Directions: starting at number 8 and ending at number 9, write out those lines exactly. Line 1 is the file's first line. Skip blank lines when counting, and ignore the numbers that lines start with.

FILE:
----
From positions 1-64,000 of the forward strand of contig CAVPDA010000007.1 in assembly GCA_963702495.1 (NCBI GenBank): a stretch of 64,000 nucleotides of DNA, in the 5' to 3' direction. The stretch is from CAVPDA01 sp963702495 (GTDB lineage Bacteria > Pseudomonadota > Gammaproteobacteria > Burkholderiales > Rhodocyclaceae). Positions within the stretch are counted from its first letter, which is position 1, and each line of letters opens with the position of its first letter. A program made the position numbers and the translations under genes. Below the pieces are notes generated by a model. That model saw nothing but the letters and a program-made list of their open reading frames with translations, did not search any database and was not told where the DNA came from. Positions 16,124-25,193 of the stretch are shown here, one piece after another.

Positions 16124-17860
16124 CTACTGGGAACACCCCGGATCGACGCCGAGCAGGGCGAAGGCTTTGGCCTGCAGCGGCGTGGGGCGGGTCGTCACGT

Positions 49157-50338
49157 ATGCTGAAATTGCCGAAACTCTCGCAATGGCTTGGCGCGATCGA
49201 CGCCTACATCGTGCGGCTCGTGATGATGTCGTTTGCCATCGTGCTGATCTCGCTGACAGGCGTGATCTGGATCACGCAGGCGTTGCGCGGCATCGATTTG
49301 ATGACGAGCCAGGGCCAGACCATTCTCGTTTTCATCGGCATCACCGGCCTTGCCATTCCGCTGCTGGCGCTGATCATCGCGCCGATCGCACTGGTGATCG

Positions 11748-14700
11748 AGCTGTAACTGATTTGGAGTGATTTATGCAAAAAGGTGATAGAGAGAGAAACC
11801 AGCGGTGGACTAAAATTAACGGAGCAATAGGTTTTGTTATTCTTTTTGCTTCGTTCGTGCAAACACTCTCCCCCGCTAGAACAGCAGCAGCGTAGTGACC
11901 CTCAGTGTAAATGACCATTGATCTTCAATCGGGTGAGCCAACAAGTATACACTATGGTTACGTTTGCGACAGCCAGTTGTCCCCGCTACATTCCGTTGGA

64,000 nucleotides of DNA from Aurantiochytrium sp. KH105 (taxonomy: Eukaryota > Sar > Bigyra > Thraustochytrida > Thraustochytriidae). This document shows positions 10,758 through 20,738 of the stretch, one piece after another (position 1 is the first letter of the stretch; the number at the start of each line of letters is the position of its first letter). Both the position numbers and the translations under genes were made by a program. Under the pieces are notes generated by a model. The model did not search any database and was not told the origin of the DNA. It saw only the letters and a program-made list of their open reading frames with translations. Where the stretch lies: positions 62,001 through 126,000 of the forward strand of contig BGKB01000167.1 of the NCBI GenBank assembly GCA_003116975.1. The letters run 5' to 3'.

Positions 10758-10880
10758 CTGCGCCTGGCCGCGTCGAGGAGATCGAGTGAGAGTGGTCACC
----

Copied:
Positions 11748-14700
11748 AGCTGTAACTGATTTGGAGTGATTTATGCAAAAAGGTGATAGAGAGAGAAACC